12 tips for safety in the rowing boat

1) Use boat material suitable for the water. C-boats on fjord trips or on large lakes are unsuitable.

2) If possible, do not row with luggage in the boat on critical waters. As this allows the boat to dive deeper and reduce wave action.

E2x+ E-double with cox on the Sognefjord

3) If waves hit the boat several times, moor if possible and empty the boat. Because of the water that has been taken over, the boat lies lower and the next waves have an easier time getting into the boat.

4) The boatmen and crews should have appropriate experience. Obmann licenses according to DRV guidelines or Danish Langtuur-Styrmands licenses are strongly recommended.

E2x+ Ruderboot auf dem Weg zum Nordkap

5) The crew must be strong enough to move the boat forward in adverse conditions to keep it manoeuvrable.

6) Use the experience of other rowers when planning a trip to be aware of possible risks. At rudern.de or wanderrudern.de you will find useful information about foreign waters.


7) Boats should be equipped with bow and stern covers in critical waters. In combination with bulkheads, this results in fully enclosed bow and stern spaces, which provide additional buoyancy.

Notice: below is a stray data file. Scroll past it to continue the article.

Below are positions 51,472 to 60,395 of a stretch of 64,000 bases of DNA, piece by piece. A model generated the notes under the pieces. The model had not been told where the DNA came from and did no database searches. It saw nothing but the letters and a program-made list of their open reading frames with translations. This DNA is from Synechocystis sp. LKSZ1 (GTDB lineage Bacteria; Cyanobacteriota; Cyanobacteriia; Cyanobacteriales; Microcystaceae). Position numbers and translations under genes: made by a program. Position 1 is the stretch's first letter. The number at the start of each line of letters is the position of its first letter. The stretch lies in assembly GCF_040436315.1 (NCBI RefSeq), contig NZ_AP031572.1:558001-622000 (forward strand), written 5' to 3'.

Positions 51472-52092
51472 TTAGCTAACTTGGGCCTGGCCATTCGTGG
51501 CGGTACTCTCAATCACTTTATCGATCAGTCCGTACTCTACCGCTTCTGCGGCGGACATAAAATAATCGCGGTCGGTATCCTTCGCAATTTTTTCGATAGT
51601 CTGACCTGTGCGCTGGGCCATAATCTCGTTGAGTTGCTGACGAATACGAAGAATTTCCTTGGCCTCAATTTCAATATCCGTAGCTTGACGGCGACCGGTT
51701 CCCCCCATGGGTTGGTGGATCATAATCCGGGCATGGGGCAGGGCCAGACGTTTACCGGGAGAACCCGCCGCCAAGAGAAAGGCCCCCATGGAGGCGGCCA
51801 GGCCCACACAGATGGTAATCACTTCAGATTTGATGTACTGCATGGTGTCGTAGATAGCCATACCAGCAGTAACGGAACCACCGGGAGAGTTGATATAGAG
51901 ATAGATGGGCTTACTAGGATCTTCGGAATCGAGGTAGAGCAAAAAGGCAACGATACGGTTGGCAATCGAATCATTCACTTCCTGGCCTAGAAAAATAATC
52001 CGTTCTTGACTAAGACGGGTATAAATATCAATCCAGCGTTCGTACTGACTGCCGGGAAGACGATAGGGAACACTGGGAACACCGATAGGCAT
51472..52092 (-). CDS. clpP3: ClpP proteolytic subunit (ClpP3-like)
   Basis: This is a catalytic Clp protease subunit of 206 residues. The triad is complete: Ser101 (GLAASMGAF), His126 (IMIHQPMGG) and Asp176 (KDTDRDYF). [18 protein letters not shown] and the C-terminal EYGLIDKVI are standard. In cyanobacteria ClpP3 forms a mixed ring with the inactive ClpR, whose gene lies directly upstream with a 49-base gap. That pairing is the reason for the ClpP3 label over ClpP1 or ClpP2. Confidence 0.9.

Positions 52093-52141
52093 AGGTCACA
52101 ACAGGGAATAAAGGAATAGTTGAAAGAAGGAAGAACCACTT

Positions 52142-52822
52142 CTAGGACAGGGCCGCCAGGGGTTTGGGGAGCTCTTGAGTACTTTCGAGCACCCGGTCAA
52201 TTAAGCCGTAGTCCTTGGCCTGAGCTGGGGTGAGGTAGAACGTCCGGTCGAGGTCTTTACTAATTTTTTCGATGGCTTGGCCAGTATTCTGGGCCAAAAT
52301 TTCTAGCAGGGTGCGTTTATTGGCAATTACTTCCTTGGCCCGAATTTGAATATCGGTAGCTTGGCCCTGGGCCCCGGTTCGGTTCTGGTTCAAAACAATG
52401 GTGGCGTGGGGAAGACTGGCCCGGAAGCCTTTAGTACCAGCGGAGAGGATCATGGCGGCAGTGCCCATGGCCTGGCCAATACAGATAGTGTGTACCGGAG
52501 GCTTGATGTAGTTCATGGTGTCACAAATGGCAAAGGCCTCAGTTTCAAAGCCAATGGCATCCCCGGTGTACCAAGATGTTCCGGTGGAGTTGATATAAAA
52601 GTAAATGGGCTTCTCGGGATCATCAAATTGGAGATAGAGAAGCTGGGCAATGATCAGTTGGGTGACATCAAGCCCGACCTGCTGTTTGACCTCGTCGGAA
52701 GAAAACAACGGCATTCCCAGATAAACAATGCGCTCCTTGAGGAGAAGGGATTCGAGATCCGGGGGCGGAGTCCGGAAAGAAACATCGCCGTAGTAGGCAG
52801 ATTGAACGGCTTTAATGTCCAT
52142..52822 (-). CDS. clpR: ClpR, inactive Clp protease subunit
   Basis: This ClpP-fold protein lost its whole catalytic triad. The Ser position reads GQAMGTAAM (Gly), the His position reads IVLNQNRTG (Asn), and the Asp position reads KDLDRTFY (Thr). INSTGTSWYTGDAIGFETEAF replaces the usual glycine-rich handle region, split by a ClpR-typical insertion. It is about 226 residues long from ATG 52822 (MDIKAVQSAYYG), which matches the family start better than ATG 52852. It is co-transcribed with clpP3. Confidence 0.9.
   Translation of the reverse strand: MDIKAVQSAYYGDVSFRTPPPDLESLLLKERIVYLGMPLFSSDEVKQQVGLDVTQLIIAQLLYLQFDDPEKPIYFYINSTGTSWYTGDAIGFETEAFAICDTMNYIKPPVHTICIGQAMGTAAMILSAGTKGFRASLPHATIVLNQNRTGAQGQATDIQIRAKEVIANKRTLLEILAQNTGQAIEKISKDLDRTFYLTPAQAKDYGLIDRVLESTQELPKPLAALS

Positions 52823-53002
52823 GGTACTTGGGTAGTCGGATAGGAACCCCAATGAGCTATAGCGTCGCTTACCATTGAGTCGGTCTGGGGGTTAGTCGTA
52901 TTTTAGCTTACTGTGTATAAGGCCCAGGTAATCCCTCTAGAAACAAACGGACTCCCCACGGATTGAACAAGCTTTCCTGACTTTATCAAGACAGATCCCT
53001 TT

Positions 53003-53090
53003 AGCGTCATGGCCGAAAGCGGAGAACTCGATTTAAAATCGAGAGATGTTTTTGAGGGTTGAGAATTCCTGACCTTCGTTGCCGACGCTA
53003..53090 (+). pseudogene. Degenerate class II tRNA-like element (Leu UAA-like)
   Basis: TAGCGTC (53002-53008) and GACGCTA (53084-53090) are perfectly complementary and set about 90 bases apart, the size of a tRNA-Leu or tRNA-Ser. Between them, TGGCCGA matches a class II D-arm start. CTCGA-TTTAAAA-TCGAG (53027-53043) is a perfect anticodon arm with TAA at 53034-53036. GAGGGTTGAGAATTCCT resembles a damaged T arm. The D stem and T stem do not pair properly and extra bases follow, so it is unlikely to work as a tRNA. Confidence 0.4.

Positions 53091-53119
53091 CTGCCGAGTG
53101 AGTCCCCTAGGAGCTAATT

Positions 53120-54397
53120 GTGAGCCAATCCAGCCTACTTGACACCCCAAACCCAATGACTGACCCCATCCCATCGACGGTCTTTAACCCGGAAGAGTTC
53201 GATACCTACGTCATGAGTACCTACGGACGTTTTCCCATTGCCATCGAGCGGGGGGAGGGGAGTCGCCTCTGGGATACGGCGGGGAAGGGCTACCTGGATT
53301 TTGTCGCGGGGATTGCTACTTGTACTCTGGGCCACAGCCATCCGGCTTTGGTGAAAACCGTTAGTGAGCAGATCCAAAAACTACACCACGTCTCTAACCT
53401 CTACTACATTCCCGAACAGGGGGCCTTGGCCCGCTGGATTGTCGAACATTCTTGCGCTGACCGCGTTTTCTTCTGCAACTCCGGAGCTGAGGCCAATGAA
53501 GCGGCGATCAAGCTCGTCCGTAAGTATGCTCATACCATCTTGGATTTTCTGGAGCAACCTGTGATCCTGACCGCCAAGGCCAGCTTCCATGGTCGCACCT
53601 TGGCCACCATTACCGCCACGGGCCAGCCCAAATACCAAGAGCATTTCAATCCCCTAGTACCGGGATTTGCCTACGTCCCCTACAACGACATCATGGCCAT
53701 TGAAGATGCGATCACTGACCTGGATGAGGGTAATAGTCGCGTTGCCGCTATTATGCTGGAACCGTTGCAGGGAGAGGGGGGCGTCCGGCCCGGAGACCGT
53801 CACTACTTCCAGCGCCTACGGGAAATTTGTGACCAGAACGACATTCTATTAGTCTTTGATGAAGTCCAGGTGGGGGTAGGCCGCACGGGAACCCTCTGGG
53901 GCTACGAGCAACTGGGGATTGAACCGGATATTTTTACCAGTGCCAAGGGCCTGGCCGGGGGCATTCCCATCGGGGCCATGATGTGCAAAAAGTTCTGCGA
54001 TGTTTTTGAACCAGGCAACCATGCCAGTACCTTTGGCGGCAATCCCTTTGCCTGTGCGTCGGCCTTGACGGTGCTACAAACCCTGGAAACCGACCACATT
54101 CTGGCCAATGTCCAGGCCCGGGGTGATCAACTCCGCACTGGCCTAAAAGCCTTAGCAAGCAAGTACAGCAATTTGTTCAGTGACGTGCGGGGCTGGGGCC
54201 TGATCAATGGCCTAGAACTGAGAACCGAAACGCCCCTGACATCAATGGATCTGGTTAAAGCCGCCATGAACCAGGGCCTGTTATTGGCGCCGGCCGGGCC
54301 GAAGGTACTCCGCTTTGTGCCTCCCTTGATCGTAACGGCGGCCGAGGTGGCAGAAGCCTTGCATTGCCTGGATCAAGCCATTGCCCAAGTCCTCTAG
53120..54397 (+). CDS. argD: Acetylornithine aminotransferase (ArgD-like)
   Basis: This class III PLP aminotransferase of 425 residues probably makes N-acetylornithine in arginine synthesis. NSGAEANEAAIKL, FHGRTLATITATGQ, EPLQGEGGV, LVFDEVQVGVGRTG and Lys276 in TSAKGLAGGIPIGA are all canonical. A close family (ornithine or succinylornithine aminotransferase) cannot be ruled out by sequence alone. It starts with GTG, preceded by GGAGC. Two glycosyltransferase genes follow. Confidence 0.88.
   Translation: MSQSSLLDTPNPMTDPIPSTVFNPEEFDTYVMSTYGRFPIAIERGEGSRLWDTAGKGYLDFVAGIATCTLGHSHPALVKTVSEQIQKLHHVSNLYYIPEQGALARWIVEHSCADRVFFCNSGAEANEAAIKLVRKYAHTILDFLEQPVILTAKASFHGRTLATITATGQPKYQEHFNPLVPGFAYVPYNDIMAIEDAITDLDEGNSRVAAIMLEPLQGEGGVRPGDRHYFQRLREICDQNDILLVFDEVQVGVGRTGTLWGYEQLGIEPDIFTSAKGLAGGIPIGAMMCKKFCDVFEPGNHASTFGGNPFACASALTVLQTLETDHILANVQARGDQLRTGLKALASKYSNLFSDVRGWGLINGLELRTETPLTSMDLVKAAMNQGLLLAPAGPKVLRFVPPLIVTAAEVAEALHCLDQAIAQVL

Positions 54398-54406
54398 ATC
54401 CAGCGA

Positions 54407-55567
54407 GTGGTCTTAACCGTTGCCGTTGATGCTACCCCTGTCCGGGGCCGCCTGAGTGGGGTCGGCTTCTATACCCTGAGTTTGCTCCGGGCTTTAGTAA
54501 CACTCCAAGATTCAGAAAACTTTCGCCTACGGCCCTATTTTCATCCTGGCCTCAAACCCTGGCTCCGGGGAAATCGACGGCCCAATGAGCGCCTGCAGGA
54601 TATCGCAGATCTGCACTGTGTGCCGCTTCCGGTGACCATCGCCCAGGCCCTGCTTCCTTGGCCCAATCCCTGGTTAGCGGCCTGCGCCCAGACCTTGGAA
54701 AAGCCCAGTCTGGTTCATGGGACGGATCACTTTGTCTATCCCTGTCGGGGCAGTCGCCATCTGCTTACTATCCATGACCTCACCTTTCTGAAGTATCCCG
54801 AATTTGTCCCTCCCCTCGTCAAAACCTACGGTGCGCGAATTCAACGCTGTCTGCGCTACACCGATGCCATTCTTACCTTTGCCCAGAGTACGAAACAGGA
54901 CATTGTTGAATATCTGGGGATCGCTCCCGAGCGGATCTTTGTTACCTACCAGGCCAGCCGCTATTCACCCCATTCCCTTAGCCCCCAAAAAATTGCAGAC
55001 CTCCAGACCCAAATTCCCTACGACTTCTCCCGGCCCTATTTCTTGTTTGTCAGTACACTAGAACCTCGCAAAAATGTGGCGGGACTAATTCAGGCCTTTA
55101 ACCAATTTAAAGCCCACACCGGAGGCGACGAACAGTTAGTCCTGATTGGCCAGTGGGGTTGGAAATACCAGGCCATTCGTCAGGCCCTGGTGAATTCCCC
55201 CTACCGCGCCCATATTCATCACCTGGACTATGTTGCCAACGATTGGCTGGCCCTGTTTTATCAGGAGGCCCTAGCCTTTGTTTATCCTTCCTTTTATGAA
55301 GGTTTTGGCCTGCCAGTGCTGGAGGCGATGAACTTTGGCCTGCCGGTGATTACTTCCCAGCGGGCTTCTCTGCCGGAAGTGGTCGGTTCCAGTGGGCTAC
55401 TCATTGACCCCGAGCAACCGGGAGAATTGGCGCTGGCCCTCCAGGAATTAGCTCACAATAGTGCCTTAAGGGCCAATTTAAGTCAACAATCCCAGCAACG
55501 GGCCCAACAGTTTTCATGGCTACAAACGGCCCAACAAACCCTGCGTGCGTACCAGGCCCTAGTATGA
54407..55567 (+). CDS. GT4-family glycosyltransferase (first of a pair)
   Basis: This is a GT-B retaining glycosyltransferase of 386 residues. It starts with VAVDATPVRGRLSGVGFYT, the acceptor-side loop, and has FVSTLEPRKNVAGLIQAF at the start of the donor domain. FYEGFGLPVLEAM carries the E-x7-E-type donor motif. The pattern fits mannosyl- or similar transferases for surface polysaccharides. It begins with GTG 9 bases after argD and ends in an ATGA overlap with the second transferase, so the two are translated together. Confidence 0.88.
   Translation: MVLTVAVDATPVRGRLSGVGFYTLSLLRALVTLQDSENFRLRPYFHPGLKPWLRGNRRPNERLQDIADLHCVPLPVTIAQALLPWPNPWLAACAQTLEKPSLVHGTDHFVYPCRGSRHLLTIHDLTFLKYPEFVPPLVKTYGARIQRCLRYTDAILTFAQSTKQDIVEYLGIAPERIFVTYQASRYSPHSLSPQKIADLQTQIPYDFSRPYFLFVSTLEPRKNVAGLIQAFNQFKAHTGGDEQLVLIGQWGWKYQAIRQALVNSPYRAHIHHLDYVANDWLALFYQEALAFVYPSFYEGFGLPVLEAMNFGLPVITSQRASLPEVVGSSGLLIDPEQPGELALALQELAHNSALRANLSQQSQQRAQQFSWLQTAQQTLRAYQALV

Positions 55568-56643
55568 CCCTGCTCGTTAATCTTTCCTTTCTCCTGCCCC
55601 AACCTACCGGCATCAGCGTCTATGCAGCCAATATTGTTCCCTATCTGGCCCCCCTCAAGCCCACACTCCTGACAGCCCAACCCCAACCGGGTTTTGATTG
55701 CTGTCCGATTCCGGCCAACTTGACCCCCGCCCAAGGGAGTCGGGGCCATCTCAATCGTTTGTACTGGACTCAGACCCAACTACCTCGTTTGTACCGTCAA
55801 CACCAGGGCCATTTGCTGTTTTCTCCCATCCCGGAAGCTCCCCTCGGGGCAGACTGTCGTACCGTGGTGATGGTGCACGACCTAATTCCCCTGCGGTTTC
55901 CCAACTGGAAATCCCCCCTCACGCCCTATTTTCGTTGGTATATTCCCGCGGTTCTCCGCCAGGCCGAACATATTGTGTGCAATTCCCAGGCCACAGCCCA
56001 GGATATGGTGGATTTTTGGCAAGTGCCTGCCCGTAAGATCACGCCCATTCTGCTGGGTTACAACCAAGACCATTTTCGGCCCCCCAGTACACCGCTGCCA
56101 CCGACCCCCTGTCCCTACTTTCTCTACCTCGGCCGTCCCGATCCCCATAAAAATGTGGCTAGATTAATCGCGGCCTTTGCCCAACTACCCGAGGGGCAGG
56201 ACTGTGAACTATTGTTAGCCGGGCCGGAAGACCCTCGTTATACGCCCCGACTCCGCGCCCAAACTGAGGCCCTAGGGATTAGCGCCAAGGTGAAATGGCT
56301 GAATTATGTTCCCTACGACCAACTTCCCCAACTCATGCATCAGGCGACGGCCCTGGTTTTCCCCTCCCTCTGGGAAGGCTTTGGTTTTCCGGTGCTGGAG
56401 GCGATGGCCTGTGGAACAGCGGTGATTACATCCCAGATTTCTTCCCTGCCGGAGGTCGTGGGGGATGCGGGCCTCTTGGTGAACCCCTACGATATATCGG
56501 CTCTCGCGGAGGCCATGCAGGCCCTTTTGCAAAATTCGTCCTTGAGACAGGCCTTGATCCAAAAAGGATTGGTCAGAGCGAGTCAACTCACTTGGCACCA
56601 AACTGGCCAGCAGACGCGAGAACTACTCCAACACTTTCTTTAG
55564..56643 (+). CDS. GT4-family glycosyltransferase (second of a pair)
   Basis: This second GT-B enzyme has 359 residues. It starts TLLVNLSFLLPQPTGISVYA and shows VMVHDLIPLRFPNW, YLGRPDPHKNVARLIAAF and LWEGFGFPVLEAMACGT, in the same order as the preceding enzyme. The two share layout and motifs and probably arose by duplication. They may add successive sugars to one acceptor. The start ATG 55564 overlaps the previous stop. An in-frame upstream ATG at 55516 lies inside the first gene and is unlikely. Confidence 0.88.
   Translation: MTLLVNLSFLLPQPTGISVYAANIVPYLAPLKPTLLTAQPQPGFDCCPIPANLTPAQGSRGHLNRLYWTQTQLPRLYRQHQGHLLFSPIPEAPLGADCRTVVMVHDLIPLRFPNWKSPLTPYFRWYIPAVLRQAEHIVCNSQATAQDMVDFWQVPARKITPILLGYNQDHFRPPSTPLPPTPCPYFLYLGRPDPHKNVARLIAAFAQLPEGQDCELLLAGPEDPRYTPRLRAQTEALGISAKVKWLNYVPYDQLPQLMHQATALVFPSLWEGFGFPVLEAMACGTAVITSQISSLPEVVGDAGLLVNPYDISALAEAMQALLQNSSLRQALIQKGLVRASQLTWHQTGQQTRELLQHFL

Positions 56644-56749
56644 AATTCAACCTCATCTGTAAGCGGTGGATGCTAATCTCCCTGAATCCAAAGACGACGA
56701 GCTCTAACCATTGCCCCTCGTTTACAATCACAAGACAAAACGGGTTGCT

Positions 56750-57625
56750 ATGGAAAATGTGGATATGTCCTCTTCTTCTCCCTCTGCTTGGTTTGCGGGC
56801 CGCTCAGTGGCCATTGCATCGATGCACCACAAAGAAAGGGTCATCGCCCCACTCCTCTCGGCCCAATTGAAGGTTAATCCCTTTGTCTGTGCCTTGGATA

removable bow cover on a rowing boat

8) Closed buoyancy bodies under the runways provide an additional safety reserve, but alone they are not enough to keep the boat and crew fully boarded on the surface. The closed bow and stern rooms are necessary for this (see 7). According to Archimedes, 1 liter of enclosed air = 1 kg of buoyancy.

Air box rowing boat S-Class

9) Luggage in the air boxes reduces the function of the air boxes, since the total weight to be carried increases accordingly and the proportion floating above water is therefore reduced.

10) Drainage flaps allow a half-full boat to be emptied while underway. However, they do not help if massive amounts of water continue to penetrate the boat from above.

Bilges rowing boat

11) Life jackets in the rowing boat make sense on critical waters. On a number of coastal waters (e.g. Norway, Denmark) there is an obligation to take your boat with you.

12) Finally, the insight that not every body of water is suitable for rowing in every weather. Sometimes you have to let it be and wait for improvement.